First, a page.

Quo vadis Britain. ("Where are you going?")
My name is Silvia Krivosik. I am a director of St. George’s School of English in Worthing. I came to England in 1995, after the Velvet Revolution and the consequential split of Czechoslovakia. My intention was not to stay, but to seek opportunities I did not have in my country. I was refused a place at University because my father was not in a communist party. I chose a different way, sought different avenues. When I came to England I was the only speaker of my language in the area I lived in, but certainly not the only foreigner. I learnt fast and a year later I was accepted and very welcomed at University of Brighton.
The tension of the past few weeks and the #Brexit seems very familiar to me. After the revolution there was fear, insecurity but also excitement in the air. Many, like myself, sought and used the opportunities offered elsewhere. Many of my peers live in different countries, from America, Saudi Arabia to European Countries. Many of them did not intend to stay, just like me. I met my husband, set a life in the UK, just like many of my peers.
The beginnings were hard but I was taught to ‘earn’ my way. I worked hard, had 3 jobs for many years so I could fund my studies. I was given a chance despite being a foreigner. I experienced the fairness and generosity of the British system. I knew I could strive as a person here and wanted to share it with others. I set up an English language school in Worthing in order to share my vision of helping people to use the English language to better their lives. Our teachers are all native, however majority of our office staff are all foreigners themselves; three of them came to us as students and settled here. They are all amazing people, full of passion, need to help others, and a sense of split love between their country of origin and England.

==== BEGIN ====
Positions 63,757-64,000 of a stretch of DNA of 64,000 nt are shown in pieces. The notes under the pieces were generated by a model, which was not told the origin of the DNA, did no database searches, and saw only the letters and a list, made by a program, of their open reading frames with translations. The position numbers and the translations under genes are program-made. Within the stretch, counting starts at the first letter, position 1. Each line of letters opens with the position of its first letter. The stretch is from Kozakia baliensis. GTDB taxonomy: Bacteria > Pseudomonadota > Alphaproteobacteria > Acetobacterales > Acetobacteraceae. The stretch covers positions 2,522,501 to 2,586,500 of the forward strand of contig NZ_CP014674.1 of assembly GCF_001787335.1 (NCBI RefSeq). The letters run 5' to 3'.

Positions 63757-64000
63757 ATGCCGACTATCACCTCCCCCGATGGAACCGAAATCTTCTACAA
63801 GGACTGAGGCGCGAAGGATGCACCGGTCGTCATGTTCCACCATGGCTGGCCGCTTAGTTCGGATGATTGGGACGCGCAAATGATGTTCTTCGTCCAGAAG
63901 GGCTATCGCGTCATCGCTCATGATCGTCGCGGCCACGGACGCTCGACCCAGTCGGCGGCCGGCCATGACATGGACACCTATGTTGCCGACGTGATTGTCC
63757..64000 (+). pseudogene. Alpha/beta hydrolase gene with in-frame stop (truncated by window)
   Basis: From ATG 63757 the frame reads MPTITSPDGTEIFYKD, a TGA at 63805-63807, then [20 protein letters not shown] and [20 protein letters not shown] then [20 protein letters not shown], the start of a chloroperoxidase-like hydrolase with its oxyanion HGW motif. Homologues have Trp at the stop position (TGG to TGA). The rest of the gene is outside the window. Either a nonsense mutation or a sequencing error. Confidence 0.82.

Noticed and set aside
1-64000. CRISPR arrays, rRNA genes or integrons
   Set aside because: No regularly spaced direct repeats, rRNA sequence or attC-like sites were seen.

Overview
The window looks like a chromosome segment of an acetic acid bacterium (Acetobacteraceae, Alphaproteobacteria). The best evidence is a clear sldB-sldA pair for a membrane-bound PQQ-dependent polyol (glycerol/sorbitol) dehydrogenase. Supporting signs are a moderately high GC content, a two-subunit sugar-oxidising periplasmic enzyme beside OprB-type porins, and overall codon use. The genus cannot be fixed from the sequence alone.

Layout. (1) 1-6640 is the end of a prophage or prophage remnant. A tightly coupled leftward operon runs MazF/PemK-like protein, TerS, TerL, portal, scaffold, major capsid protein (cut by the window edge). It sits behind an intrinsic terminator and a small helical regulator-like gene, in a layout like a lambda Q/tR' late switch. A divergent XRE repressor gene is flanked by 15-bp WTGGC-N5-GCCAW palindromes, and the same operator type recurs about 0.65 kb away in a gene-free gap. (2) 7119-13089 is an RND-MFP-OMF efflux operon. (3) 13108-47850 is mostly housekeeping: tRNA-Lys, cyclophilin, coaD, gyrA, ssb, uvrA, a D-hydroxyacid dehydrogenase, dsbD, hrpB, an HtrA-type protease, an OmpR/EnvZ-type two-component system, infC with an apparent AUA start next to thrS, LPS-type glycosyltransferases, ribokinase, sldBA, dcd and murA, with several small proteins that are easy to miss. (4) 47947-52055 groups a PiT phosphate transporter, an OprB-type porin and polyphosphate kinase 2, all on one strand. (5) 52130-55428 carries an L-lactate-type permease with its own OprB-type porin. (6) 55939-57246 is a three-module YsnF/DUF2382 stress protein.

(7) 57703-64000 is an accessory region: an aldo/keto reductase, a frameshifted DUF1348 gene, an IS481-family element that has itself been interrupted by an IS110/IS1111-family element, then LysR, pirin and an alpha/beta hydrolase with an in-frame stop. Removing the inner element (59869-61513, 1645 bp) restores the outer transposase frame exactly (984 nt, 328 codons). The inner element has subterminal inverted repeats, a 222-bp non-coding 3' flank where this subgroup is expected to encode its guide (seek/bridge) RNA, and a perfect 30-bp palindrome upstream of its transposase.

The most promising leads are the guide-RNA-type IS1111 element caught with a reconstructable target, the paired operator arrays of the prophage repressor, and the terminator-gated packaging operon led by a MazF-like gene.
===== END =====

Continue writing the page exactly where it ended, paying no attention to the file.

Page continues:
In 16 years of St. George’s School we helped thousands of students who passed through our doors. Last year alone we had 4700 students who all shared respect and love for England and its language. We not only teach English but also ‘show off’ the beauty and the quirks of English culture we so love.
We all feel torn about what is happening right now. We felt safe in England and made our lives, helped many to enjoy their experience of learning and living here (no matter how temporary). We must believe that the system will remain fair to us and our friends and clients who feel that same about England as we do. We more than earn and pay our way - just last year St. George’s contributed nearly a million pounds to the local economy, helping local host families as well as local trade.
It painfully reminded us that England is not a ‘home’ to us, it also made something very clear. This country needs people like us. People with vision and no fear of doing whatever it takes to make their lives and the lives of others around them better. Everyone looks after number one as they say, and thus St. George’s will continue harder than ever to look after its foreign family and friends; people we love, respect and want the best for. Our family just happens to spread throughout the world.
Our hearts are open and minds focused. We believe in fairness. Bring on the change we say; change brings opportunities we shall use to continue what we love doing: inspiring and educating people.
Passion for English, Life, Success